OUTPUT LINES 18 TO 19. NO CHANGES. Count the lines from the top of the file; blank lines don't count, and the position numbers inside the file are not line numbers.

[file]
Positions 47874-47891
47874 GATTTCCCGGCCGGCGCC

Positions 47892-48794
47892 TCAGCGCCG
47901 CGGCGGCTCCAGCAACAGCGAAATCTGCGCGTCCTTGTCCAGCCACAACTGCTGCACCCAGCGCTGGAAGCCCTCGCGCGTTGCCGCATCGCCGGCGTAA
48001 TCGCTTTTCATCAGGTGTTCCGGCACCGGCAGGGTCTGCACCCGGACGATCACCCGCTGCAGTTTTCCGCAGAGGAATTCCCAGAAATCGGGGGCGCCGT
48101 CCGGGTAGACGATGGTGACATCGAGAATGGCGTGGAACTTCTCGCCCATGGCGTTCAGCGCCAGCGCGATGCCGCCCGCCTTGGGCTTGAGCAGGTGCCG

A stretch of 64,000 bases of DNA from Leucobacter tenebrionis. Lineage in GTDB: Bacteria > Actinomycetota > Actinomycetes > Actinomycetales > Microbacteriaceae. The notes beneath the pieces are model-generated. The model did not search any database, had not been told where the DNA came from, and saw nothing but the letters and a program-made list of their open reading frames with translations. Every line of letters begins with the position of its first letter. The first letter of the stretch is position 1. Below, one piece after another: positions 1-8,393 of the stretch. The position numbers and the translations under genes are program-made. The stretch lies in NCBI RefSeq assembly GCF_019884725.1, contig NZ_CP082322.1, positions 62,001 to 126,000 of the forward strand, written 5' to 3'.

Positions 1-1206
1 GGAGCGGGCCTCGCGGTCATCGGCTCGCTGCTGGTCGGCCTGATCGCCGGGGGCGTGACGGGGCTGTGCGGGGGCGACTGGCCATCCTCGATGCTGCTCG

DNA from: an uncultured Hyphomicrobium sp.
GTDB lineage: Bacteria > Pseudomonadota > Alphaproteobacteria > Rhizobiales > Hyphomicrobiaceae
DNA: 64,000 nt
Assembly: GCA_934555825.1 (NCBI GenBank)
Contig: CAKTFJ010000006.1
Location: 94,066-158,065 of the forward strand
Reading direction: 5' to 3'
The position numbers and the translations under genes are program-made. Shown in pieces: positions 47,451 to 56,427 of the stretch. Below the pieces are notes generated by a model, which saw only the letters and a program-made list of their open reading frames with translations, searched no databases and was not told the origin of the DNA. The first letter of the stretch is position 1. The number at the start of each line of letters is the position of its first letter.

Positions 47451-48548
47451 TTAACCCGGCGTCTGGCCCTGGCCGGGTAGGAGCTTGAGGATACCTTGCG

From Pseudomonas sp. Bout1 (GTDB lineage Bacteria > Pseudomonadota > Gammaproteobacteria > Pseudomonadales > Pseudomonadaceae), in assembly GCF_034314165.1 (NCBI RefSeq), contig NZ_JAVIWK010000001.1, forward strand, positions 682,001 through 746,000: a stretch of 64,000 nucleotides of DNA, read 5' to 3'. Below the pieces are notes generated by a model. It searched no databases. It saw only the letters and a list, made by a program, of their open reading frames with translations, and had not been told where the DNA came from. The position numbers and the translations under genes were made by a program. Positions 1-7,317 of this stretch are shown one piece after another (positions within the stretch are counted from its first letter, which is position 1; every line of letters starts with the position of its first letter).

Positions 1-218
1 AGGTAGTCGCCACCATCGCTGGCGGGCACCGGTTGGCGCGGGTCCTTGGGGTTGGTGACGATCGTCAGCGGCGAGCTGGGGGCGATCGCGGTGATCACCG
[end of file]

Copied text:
The position numbers and the translations under genes are program-made. Shown in pieces: positions 47,451 to 56,427 of the stretch. Below the pieces are notes generated by a model, which saw only the letters and a program-made list of their open reading frames with translations, searched no databases and was not told the origin of the DNA. The first letter of the stretch is position 1. The number at the start of each line of letters is the position of its first letter.

Positions 47451-48548